An Interview of Radio program in Denmark.

Anya Palm came to interview Ven.Dhammananda for Denmark Radio program July,2014. The following is the translated English text.

In Thailand, a rather unusual life folds out in one of the country's thousands of temples: Contrary to tradition, all residents women - and declared feminists. They call themselves female monks - bhikkhuni - and despite the scepticism from their  society, they insist on their right to be ordained – its their heritage from Buddha.


Its peaceful in the garden behind Songdhammakaliyani Temple - Thailand's first temple headed by women. One of the temple's occupants sitting in the garden. She is easy to see from a distance in the countryside with her orange dress - a traditional Buddhist robes of monks. The robe means the world to her – ever since she was young, she has wondered:

May I ... can  be ordained? And the answer come, of raffles word .. I am a woman,

When I was younger, I was curious. Can I - can I be blessed and be bhikkhuni? And the answer was that I could not because I am a woman, she says. It is illegal for women to have such  title in Thailand. The few women who will be blessed anyways must go abroad to seek the title. When they get home, they are not recognized by Buddhist leaders, although the process is identical to that of men.

It's the right thing to go and get the ordination anyway, she says.

it is our duty, because the Buddha…
It is my duty, because this was the Buddha’s wish.

The temple's leader, the Venerable Dhammananda was the one who taught her devotees that she can become a Bhikkhuni, although it is not available in Thailand.

Dhammananda got her own ordination in Sri Lanka, defying tradition and carving out the way for other aspiring women. Today, she is the most senior female Buddhists in the country – and there is something else: She is also a feminist:

I think the first feminist was the Buddha. Because he was the first one, in the whole history of religion, to say  women can attain  enlightenment.


The world's first feminist was Buddha himself, she says, because the Buddha gave women ordination already in his lifetime. Her position is that the prohibition to bless women is a social construction. And it is contrary to the Buddha's words, she believes.

When  we go back to the text we find the Buddha said the candidate must be purified In Both sanghas,and the ordination is to be given by the monks.  But they (the monks) have misunderstood this  and said instead that the female candidate(s) must be ordained by both sanghas.

If you read the text, it says quite clearly that the Buddha sees both men and women as candidates for the ordination, she says. This is the message she wants Thais to understand:

we are here to claim the heritage given by the  Buddha  2600 years ago.

We are here to claim the legacy of Buddha has given us, she says. And she knows what she's talking about. Before she became fully ordained as Bhikkhuni she was a professor of religion in a prestigious state university for 30 years.

But it is very few who agree that it is the correct interpretation of the text. The widely-held view in Thailand is that women cannot be ordained anymore as the lineage has died out.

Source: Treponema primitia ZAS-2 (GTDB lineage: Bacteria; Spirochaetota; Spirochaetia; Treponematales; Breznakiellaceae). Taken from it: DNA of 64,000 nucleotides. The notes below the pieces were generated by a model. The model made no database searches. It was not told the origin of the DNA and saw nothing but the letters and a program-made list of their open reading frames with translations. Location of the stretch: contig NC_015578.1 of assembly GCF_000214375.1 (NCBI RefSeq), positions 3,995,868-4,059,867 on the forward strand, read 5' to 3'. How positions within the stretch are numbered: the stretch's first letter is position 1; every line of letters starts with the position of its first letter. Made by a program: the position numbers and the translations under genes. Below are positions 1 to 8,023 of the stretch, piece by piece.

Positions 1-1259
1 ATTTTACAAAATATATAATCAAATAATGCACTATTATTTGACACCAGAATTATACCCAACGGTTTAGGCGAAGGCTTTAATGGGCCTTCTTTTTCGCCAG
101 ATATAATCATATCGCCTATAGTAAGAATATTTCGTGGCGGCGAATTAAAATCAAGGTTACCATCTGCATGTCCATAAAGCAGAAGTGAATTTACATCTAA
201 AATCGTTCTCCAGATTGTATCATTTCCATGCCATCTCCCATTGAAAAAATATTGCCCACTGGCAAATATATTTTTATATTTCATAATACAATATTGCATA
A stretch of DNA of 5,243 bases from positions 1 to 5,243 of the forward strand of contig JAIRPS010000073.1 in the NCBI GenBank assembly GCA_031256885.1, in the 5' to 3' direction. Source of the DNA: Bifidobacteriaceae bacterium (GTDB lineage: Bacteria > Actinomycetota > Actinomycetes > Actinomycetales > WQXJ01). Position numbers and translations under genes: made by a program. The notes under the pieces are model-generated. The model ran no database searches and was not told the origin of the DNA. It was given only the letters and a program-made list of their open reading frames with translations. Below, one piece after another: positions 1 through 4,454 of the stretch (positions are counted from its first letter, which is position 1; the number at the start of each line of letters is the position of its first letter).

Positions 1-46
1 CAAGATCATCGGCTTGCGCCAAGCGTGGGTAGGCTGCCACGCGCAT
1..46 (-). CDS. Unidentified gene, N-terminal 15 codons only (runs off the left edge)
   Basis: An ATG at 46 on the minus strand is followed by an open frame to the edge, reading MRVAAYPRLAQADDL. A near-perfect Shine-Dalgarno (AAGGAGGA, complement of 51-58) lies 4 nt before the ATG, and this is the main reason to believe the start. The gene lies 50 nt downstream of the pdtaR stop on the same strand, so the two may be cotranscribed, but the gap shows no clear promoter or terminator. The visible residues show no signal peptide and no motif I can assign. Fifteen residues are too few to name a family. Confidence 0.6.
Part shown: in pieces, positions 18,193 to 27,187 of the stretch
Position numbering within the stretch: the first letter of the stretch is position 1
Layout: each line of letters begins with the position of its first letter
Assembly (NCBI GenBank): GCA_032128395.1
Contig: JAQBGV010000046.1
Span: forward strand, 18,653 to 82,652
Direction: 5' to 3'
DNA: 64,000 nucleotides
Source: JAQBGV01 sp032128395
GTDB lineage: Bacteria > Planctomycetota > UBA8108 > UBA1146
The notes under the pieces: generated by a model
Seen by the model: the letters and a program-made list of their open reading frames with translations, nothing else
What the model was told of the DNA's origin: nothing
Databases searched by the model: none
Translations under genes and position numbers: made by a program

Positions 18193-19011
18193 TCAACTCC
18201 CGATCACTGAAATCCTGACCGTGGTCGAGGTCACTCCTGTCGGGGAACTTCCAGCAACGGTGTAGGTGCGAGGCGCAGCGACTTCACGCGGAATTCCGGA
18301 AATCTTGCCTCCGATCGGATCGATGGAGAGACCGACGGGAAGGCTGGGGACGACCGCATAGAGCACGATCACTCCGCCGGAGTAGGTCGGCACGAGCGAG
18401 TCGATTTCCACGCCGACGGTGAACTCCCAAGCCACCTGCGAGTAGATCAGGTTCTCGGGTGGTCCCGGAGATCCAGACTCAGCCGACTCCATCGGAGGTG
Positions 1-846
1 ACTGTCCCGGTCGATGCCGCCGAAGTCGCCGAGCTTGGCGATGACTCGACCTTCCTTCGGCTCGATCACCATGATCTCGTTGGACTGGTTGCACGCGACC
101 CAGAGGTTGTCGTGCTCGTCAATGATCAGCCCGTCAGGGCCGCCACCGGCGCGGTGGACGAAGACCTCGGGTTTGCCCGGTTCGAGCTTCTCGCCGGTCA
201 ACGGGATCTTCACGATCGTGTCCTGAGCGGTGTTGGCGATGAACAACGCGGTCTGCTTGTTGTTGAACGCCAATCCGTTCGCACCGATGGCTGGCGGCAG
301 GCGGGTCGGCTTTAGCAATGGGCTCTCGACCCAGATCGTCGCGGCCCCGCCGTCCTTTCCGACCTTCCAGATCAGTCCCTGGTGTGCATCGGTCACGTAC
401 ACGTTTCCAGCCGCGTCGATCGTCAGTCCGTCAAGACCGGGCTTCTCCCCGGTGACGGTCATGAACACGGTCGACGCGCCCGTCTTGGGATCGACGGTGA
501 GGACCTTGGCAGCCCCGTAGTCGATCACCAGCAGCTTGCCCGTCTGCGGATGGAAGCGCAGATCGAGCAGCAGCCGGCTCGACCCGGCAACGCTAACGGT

A meditation session is started in a large hall at the Association of Young Buddhists, far away from the temple. The association aims to integrate Buddhism in Thai society. But not the kind of Buddhism like  theDhammananda teaches.

the Buddha did not want to ordain female, for he realized that it would create a lot of problem like raping

Buddha did not say that women can be blessed. He said no because he knew it would cause problems, says one of the association's founders, Professor Nualsiri.

But she nevertheless agrees with Dhammananda that Thai society - and religion as an institution - is extremely male dominated . She talks about her own time as a nun:

If you really want to know the truth most temples treat the nuns like  servants, kinda like that you have two udarbejde it's the female thing to do

In most temples  nuns (maeji)  are treated as servants, she says. In fact, she feels it would be good with some change. But:
I believe this fight through so many traditional law and practices and for a long time.

You have to fight against entrenched laws and traditions that have been around for a very long time. It's too hard to change, she says.

But that's exactly what Dhammandanda and her disciples will. Back in the temple is the professor's reluctance nothing against what Dhammananda, and her disciples daily experience when they go out and gather alms:

How dare you? Some of them will say. You are going to  soil the robe with your menstruation,
How dare a woman to have the robe on ?  there are some Thais who say. You make the clothes dirty with your period, they say.
But even though her  society does not recognize her, Dhammananda is still successful in spreading her feminist message of Buddhism. There are currently 70 bhikkhunis in Thailand.

The criticism from the local attributes ignorance. As the example of the filthy garments - that problem she has a very practical solution to:

Well, if we soil the robe we just simply go and wash it.
If we soil the clothes - let us wash them just, she says. And continues her teaching that women can be leaders - also within Buddhism in Thailand.


About ninety percent of the Thai population profess Buddhism. Though the majority of the religious leaders today are men, it is ironically, particularly the female population who are diligent to go to the temple to pray to Buddha.